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Last Updated: Saturday, 19 May 2007, 16:06 GMT 17:06 UK
Shake-up for home extension rules
Building bricks being laid
Ministers are concerned about the time and bureaucracy involved
Plans to cut red tape to make it easier in England to build home extensions are expected to be announced by Communities Secretary Ruth Kelly next week.

A White Paper will propose that minor developments such as conservatories would no longer need permission where there is little impact on neighbours.

It also includes plans to replace public inquiries into major schemes with an independent commission.

The Tories and Lib Dems said they would oppose such plans as undemocratic.

Less bureaucracy

The number of private planning applications has more than doubled since 1995 to almost 330,000 per year, and ministers say they are costly and cumbersome for homeowners.

We need a faster system, but obviously we can't have people simply building a garage where they like
Lord Sandy Bruce Lockhart, Local Government Association

A seemingly routine planning application can take up to three months to be decided, and cost up to 1,000, they say. Yet nine out of 10 householder applications are finally agreed.

It is believed the changes could reduce the number of applications by up to 90,000 per year - up to a quarter of householder applications overall.

Ms Kelly will say the system should support people's aspirations to improve their homes, while retaining safeguards on noise, siting and size to protect their neighbours.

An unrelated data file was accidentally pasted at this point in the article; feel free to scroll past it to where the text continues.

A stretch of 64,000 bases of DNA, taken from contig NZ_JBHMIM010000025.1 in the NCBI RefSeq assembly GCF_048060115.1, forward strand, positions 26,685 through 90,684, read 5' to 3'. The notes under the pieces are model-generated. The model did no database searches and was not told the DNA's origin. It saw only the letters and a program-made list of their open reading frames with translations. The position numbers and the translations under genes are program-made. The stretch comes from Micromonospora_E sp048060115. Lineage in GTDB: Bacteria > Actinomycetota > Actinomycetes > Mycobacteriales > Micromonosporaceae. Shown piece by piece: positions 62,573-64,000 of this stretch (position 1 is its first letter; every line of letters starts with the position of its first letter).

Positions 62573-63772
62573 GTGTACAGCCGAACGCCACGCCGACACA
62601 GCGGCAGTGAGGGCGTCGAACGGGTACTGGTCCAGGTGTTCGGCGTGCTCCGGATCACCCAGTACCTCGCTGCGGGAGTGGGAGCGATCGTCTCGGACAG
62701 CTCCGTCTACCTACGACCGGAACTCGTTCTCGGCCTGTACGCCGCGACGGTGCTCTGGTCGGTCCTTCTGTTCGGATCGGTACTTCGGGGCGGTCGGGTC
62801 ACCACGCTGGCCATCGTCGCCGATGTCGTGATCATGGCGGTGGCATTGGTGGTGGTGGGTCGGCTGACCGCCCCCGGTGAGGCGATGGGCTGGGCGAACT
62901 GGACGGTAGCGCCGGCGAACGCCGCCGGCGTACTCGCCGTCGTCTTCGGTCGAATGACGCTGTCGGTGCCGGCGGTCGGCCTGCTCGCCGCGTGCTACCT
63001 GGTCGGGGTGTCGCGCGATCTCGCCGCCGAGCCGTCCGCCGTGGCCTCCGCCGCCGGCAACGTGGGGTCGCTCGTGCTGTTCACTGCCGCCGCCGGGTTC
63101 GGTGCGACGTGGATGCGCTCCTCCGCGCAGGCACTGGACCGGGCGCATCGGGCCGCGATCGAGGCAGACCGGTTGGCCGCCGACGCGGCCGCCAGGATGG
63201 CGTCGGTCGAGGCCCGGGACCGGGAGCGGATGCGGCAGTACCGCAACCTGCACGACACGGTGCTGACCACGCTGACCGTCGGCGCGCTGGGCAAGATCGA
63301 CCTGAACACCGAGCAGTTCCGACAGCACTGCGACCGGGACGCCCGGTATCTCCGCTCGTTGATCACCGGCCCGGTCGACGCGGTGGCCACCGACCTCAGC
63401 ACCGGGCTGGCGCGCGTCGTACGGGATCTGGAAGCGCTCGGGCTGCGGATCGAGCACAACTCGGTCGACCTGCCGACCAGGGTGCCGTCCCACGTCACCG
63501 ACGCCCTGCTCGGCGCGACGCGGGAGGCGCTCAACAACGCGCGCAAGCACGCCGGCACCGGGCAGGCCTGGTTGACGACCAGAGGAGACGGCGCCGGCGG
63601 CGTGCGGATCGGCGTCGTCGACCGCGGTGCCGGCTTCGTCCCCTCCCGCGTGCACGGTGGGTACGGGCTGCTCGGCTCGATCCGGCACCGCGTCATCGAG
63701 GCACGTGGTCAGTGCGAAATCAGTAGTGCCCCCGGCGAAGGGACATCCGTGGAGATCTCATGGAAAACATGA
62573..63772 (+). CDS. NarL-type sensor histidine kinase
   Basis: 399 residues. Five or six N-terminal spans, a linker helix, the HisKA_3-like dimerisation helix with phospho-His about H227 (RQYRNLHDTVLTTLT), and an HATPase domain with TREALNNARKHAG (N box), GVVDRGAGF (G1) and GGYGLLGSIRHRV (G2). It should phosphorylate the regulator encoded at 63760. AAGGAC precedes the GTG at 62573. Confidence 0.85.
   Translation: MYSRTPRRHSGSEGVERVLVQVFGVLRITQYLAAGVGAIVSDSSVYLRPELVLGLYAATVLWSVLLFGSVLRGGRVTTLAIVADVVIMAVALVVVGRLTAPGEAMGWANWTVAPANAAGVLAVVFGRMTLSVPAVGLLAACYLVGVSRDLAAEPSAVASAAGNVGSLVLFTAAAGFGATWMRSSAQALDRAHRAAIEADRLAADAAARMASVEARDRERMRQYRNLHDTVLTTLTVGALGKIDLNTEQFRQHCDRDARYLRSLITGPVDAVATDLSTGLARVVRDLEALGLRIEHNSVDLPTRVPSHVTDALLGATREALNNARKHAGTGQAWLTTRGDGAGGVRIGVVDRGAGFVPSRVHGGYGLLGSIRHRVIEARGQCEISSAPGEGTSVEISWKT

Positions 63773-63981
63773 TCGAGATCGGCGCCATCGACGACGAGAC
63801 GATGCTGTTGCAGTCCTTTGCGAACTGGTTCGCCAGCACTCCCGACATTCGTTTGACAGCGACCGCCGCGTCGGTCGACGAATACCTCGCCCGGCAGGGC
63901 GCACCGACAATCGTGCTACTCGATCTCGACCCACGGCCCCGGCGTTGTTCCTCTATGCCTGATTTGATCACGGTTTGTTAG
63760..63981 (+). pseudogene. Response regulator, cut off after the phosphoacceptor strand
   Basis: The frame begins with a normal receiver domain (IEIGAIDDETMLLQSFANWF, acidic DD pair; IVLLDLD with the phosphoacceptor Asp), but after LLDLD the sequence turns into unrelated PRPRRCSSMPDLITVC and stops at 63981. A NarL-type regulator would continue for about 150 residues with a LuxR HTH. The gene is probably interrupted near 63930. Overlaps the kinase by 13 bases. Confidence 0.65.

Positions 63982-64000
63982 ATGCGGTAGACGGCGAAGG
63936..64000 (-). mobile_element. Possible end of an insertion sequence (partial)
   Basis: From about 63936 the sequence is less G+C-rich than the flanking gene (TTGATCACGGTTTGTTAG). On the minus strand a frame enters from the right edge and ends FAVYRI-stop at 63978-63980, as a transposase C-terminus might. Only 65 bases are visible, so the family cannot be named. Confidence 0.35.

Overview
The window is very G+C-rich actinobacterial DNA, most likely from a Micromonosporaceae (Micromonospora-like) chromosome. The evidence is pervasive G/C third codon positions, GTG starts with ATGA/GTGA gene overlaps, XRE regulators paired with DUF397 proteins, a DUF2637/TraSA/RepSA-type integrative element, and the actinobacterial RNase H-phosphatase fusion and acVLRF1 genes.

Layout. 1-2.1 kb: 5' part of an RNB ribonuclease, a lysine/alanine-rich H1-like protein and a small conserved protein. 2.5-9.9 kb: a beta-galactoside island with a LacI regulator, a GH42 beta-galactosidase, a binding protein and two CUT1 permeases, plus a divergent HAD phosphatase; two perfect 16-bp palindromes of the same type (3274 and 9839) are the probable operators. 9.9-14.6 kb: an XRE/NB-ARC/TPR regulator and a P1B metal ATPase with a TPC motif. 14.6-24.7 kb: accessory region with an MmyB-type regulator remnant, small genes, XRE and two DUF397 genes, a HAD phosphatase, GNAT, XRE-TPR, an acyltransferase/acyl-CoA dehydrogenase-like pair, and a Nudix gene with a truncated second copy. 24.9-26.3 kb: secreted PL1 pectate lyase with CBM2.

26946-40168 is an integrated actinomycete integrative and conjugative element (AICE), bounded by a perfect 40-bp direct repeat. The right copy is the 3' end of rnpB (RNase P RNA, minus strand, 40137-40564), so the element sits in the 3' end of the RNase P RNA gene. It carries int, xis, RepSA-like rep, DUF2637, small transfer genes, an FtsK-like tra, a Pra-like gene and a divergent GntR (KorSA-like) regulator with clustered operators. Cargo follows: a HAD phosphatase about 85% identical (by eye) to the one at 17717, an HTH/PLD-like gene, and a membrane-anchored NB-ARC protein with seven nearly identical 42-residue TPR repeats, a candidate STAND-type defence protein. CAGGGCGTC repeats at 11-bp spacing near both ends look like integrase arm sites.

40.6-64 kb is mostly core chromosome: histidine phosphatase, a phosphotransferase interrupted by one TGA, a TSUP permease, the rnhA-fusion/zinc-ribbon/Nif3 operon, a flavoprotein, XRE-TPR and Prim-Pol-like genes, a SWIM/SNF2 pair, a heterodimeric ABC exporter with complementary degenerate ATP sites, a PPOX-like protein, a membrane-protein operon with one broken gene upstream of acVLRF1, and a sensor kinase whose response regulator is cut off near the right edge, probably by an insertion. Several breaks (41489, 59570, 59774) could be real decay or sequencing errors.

"Many people do not want to move but do want more room to bring up their kids, or to make minor home improvements or tackle climate change through micro-generation," she said.

Chair of the Local Government Association, Lord Sandy Bruce Lockhart, said he agreed a faster, less bureaucratic system was needed.

"We need a faster system, but obviously we can't have people simply building a garage where they like, if it cuts out a neighbour's view," he told BBC Breakfast.

"We need to see in the White Paper how it deals with that, how it deals with the need to have a neater, faster simpler, but take in to account neighbours as well."

Urban sprawl

For more major developments, an Independent Planning Commission (IPC) would look at the potential impact on air quality, noise and traffic problems.

But critics say the IPC starts with the assumption that the development will be given the green light.

The changes will help Labour's friends in the nuclear and supermarket industries, rather than giving local people a genuine say
Dan Rogerson, Lib Dem spokesman

Shadow local government secretary Caroline Spelman said: "Conservatives will vigorously oppose the plans for a new undemocratic government quango to dump developments on local communities."

Liberal Democrat Housing Spokesperson, Dan Rogerson MP said: "All the indications suggest the changes will help Labour's friends in the nuclear and supermarket industries, rather than giving local people a genuine say in planning.

"Gordon Brown mustn't sacrifice local say in planning and sustainable development in a bogus quest for faster decisions."

Other measures in the White Paper include:

  • Allowing minor amendments to be made to a planning permission without the need for a full planning application, for example the minor repositioning of a door
  • Reducing bureaucracy by for example introducing a standard application form
  • Introducing a new fast-track appeals system
  • The Campaign to Protect Rural England (CPRE) has said it fears the White Paper will further undermine the ability of planners to contain urban sprawl.

    The organisation said the tone for the document was set by plans to build on about 10,000 acres of green belt land.

    The Department of Communities and Local Government said its record showed it could increase building on brownfield sites and protect the green belt.




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